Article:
“We’re not talking about making it so people can defend themselves properly in these gun-free zones that have been the scene of some our worst mass murders over the last 20 years,” Pratt, a former GOP member of the Virginia House of Delegates, told CNN. “If you’re keeping the same policy, year after year, and getting the same deadly results, you’re going to get the same deadly results the next time.
“We want to encourage people who are qualified to carry a concealed firearm in a school zone to be able to do so,” he said.
Laws prohibiting this “need to stop, because all of these mass murders have been occurring in gun-free zones. It seems that we have a fixation with the idea that no defense is a good defense — and that’s not a good idea,” Pratt said.
At the start of a meeting earlier on Wednesday with gun-control advocates and groups representing victims, Biden said: “The president and I are determined to take action. We haven't decided what that is yet. But we're compiling it all with the help of the attorney general and the rest of the cabinet members as well as legislative action that we believe is required."
Biden called it a moral issue, adding that "it's critically important that we act," according to the Weekly Standard.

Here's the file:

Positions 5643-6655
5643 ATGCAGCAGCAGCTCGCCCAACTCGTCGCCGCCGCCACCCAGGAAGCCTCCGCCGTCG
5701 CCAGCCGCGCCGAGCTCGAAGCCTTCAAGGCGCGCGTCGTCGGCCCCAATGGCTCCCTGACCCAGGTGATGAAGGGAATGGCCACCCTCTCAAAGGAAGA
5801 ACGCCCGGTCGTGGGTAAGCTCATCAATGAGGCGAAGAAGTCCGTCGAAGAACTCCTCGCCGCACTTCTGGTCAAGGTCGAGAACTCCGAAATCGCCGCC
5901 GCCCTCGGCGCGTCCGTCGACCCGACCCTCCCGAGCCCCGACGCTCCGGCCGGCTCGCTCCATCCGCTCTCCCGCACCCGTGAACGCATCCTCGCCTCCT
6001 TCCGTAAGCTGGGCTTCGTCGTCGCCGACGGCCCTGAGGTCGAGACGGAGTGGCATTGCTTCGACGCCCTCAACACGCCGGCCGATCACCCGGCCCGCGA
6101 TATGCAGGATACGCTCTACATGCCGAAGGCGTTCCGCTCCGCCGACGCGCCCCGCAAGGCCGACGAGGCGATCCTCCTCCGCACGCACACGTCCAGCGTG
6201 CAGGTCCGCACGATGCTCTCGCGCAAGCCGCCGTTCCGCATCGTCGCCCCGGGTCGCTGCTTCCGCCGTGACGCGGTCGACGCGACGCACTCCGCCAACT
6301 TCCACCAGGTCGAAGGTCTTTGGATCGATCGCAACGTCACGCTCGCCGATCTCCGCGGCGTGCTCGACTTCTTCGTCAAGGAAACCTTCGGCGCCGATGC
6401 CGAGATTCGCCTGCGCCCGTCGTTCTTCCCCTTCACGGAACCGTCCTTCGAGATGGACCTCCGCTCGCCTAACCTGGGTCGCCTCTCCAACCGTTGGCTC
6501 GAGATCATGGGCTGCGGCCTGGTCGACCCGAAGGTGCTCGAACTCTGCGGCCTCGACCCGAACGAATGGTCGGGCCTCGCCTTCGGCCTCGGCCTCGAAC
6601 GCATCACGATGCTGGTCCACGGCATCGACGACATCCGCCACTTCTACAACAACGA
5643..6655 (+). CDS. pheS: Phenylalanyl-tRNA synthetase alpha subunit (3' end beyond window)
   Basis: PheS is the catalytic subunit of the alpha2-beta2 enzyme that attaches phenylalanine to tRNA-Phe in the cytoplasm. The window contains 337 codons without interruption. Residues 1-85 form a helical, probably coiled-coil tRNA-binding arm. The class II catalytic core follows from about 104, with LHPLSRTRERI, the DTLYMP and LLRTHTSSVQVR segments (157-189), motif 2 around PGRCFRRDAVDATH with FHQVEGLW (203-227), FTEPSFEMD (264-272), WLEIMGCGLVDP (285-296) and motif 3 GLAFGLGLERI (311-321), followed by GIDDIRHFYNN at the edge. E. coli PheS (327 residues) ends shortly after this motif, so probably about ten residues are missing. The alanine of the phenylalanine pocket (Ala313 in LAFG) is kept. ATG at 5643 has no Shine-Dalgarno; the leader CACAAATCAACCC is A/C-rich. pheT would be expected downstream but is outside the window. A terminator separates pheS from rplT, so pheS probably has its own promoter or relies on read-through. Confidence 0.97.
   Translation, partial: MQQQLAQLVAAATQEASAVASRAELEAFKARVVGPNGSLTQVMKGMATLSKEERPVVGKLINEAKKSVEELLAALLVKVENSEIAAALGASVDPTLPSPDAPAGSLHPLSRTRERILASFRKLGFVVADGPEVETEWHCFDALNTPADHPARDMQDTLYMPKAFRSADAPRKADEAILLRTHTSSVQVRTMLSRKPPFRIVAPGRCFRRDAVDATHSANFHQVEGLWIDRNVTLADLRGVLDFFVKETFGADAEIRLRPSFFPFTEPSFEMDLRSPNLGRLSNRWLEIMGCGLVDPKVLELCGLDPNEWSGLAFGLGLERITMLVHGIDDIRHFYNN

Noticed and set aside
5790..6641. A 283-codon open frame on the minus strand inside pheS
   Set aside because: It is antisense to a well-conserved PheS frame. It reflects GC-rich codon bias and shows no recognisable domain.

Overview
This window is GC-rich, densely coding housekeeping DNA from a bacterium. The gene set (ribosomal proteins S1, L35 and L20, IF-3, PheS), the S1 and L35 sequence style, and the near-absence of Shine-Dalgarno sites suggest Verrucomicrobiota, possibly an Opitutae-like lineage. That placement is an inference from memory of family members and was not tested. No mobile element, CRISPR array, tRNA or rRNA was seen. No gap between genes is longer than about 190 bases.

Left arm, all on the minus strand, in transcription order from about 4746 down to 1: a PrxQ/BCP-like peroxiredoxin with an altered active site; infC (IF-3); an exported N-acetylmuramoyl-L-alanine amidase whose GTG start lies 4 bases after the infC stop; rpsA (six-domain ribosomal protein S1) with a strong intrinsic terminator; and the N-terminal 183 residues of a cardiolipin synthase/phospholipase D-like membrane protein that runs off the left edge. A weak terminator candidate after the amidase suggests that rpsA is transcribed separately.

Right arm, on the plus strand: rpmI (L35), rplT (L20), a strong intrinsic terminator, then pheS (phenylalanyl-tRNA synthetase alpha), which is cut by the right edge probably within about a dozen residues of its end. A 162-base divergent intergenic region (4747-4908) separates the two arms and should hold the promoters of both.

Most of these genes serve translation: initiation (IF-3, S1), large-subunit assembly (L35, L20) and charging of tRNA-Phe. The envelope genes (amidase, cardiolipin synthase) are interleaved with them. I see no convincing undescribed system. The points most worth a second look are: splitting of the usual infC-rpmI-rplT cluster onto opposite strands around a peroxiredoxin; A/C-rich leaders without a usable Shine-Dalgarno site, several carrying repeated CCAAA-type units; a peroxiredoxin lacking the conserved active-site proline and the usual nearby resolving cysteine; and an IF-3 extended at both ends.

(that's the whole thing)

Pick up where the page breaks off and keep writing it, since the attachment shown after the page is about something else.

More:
The vice president will meet on Thursday with representatives from the National Rifle Association, which opposes new restrictions on firearms. Representatives from Wal-Mart Stores Inc., the world’s largest retailer of guns, ammunition and accessories, has declined to meet with the vice president.
Biden’s recommendations are due at the end of the month.
Among the options are reinstating a ban on military-style assault weapons that expired in 2004, closing loopholes that allow gun buyers to escape background checks, and limiting use of high-capacity ammunition magazines.
Biden added that the panel will examine ways to increase mental-health programs in schools and steps to alter a culture in the U.S. that glamorizes guns and violence.
Other recommendations include making gun-trafficking a felony, getting the Justice Department to prosecute people caught lying on gun background-check forms, and ordering federal agencies to send data to the National Gun Background Check Database.